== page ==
Cassini provides this dramatic portrait of Janus against the cloud-streaked backdrop of Saturn.
Like many small bodies in the solar system, Janus (179 kilometers, 111 miles across) is potato-shaped with many craters, and has a surface that looks as though it has been smoothed by some process. Like Pandora (see PIA07632) and Telesto (see PIA07696), Janus may be covered with a mantle of fine dust-sized icy material.
The image was taken using a spectral filter sensitive to wavelengths of infrared light centered at 930 nanometers. The view was acquired with the Cassini spacecraft narrow-angle camera on Sept. 25, 2006 at a distance of approximately 145,000 kilometers (90,000 miles) from Janus and at a Sun-Janus-spacecraft, or phase, angle of 62 degrees. North on Saturn is up. Image scale is 871 meters (2,858 feet) per pixel.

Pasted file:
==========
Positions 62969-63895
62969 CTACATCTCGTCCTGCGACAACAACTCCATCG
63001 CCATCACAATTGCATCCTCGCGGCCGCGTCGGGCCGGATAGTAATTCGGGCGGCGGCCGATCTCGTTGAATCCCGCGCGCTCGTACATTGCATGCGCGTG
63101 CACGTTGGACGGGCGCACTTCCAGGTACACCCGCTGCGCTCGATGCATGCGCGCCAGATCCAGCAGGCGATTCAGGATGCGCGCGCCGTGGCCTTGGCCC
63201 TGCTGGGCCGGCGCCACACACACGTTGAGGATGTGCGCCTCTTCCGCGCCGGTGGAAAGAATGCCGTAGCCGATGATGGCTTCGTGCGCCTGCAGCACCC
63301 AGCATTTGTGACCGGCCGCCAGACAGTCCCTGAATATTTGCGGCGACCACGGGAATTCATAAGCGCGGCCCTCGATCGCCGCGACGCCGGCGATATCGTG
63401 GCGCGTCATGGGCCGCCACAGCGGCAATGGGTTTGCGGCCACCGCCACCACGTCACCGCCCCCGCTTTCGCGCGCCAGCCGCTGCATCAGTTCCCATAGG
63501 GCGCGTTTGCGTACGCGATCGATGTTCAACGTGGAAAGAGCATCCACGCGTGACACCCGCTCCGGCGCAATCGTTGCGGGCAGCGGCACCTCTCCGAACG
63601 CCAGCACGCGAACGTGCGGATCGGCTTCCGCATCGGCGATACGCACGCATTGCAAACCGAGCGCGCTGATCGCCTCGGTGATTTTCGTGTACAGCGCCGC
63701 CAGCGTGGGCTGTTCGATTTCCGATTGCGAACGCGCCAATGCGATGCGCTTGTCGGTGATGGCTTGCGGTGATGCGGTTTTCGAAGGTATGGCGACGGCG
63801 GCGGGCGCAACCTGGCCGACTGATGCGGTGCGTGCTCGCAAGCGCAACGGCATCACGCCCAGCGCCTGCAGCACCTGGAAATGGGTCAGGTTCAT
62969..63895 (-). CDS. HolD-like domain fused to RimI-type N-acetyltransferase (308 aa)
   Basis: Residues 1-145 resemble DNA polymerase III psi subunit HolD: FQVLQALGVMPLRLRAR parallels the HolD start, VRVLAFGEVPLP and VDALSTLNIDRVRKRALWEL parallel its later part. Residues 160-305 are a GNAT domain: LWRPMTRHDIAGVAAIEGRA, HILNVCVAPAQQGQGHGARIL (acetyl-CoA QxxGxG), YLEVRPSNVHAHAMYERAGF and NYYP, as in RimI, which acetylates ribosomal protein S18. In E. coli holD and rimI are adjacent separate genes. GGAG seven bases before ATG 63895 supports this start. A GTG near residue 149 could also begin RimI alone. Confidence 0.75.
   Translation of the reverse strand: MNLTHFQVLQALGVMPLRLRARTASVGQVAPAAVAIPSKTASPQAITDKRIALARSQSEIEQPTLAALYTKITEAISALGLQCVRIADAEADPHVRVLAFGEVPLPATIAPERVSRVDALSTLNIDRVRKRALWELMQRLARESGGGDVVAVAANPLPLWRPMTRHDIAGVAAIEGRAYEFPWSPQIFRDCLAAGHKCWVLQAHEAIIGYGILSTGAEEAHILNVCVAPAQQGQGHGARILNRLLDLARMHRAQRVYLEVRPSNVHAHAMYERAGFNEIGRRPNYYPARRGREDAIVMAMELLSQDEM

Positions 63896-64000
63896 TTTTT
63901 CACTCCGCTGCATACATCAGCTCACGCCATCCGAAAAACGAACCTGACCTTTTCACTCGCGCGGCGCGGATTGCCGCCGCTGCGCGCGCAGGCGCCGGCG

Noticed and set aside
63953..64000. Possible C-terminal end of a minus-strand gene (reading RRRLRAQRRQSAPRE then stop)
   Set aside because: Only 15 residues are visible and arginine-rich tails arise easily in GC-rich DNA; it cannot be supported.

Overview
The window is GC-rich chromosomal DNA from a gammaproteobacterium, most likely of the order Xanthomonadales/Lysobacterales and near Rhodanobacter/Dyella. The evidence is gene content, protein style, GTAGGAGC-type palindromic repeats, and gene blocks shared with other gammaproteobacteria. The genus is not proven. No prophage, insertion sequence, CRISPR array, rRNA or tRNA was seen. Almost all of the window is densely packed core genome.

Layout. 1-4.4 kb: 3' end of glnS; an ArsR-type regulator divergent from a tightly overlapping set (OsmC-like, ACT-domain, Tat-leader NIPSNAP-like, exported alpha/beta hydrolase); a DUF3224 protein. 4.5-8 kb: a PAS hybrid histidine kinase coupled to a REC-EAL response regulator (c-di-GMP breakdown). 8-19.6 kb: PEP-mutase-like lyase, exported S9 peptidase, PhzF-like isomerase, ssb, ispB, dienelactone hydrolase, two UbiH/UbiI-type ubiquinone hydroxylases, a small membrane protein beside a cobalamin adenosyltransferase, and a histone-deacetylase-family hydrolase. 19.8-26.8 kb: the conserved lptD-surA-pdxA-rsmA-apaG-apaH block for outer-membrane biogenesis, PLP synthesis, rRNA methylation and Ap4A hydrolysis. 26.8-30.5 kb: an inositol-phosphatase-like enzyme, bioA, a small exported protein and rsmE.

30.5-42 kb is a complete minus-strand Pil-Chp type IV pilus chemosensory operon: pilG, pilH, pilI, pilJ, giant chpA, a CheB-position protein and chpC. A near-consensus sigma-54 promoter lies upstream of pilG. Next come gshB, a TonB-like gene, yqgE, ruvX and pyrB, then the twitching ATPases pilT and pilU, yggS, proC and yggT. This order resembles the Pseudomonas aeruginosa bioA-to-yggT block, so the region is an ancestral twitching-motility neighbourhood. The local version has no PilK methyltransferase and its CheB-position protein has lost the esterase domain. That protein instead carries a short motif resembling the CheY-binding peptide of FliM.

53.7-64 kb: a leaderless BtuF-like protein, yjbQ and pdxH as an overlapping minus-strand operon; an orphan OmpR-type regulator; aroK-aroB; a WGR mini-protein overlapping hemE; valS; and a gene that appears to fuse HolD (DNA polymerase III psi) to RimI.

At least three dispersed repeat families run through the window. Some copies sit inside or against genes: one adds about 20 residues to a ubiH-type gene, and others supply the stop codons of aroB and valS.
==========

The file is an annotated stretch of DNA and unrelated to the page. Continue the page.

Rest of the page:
The Cassini-Huygens mission is a cooperative project of NASA, the European Space Agency and the Italian Space Agency. The Jet Propulsion Laboratory, a division of the California Institute of Technology in Pasadena, manages the Cassini-Huygens mission for NASA's Science Mission Directorate, Washington, D.C. The imaging team consists of scientists from the US, England, France, and Germany. The imaging operations center and team lead (Dr. C. Porco) are based at the Space Science Institute in Boulder, Colo.